Christians ought to have known better and understood the fall affects our minds, and thus our perceptions are flawed and distorted. Our senses and notions of relation are inseparable from ethical judgments and metaphysical commitments. As sinners living in a fallen world, we can perceive the real but we cannot rightly judge it and instead create idols to meet our needs, assuage our guilt and rationalize our actions.
The mind shapes our knowledge of objects, forms them into complex notions, relates them to other objects and ideas and like it or not judges them by ethical formulations rooted in our fallen metaphysical categories. We can perceive there is something more, even a universal standard and Judge and yet we cannot know what they truly are in terms of ontological reality and how they relate to the wider universe which would include the spiritual (metaphysical) reality we cannot experience at all apart from Divine (Spirit) action. We create relations, but our relations are necessarily reductionist. Our knowledge is sufficient for temporality, but if reality is metaphysical, then our understanding of objects as they really and truly are in the universe and how they relate is something we cannot rightly know of ourselves.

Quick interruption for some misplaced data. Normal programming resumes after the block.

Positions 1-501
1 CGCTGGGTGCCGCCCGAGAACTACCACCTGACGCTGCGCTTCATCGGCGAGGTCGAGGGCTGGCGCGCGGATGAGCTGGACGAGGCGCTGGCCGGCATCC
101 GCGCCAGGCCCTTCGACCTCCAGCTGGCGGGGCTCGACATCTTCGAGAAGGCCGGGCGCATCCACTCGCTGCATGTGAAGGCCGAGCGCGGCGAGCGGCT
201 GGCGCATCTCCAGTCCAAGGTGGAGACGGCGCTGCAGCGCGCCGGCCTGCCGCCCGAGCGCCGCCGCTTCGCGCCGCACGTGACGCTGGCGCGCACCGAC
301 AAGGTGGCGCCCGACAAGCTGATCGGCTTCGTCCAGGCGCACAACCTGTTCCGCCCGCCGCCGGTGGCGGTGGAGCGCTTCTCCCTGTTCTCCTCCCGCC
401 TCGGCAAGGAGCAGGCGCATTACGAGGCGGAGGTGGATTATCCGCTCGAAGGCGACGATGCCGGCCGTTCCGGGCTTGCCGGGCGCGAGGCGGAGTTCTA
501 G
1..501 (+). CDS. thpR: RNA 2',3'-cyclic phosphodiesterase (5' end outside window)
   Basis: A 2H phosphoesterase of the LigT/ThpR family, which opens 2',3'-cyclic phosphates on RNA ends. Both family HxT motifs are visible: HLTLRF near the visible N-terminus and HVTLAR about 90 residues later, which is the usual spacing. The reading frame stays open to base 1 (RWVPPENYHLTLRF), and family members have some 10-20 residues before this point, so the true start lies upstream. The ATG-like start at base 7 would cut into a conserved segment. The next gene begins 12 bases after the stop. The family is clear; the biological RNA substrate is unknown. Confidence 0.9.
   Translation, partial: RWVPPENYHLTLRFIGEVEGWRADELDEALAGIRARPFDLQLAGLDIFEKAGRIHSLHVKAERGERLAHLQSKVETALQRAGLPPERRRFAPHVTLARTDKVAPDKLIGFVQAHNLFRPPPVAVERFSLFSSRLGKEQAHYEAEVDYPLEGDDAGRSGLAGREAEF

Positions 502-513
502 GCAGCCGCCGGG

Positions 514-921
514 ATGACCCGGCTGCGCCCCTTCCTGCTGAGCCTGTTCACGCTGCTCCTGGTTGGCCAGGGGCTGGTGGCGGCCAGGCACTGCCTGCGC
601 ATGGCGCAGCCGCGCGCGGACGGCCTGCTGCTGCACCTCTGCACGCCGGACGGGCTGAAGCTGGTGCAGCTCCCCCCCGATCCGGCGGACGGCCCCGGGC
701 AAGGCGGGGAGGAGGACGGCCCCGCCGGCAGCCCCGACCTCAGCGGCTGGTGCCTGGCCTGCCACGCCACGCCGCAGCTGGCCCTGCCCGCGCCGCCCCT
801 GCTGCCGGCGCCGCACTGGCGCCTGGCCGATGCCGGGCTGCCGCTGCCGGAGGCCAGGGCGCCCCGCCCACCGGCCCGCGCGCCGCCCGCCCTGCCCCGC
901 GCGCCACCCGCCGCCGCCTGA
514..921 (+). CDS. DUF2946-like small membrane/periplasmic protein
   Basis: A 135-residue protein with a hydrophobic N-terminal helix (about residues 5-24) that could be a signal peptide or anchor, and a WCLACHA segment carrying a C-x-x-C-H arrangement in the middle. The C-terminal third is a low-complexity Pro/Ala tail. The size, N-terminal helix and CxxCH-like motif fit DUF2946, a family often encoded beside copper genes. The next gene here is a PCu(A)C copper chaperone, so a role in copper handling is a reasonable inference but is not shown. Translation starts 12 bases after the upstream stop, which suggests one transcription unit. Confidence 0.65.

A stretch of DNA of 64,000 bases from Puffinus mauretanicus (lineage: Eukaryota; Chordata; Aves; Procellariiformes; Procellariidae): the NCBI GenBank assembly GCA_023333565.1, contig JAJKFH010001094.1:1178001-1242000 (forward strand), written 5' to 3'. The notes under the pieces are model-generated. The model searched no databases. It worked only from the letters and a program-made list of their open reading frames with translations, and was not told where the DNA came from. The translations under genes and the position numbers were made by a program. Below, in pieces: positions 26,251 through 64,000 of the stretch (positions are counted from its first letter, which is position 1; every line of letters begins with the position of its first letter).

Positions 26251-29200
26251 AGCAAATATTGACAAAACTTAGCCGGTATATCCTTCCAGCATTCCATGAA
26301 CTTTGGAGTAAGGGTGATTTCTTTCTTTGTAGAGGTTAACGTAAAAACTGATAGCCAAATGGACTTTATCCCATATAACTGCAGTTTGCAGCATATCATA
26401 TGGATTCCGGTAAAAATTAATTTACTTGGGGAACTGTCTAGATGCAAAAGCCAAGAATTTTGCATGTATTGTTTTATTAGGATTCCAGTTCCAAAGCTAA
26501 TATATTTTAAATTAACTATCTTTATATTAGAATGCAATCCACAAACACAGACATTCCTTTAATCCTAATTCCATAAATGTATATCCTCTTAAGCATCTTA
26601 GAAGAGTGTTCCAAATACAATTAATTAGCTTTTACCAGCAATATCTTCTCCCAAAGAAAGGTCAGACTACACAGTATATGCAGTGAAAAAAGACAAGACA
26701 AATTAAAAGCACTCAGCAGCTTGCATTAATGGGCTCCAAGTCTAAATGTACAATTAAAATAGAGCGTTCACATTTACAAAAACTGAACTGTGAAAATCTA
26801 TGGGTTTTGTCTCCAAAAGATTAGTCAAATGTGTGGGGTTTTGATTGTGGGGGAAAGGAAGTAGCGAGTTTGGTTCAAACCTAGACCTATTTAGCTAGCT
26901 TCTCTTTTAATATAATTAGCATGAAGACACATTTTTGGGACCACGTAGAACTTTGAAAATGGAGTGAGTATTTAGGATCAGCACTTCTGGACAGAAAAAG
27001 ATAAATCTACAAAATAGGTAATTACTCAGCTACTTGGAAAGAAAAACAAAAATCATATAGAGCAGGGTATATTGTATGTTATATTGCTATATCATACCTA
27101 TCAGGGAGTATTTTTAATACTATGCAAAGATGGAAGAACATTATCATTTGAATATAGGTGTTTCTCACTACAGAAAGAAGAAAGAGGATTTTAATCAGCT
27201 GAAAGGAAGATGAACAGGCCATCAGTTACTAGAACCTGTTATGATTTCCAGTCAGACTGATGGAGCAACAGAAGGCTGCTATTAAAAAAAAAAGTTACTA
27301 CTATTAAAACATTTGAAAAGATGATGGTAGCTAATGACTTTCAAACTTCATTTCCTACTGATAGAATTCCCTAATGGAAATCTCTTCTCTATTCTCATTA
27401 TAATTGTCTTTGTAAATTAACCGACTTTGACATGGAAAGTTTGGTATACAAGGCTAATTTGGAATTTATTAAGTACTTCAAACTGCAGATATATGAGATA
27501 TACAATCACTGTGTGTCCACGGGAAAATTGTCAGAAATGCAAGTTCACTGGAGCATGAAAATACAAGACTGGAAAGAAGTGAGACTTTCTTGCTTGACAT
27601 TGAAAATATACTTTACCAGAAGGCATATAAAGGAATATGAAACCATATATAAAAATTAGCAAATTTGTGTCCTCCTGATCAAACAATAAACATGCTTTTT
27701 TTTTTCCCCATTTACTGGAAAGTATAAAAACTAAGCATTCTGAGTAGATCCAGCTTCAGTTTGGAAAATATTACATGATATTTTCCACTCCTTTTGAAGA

Nature and experience, our Common Sense will in the end lead only to Scepticism. This is not a cause for dismay as we have Good News. Through Scripture we can formulate a limited analogical Realism.
Yet, those that adhere to the Aristotelian, Scholastic and broadly speaking Empiricist way of thinking and bring it with them to the experience of revelation will in the end distort and destroy it. They will judge it by the categories of experience. They may not reach that point themselves, but they will have planted the seeds their intellectual descendants will harvest, and that's indeed what happened in the late 19th and early 20th centuries. Large segments of the Church and its apologists have still to this day failed to learn the lessons from these episodes and continue to try and argue for the Bible based on Empirical frameworks.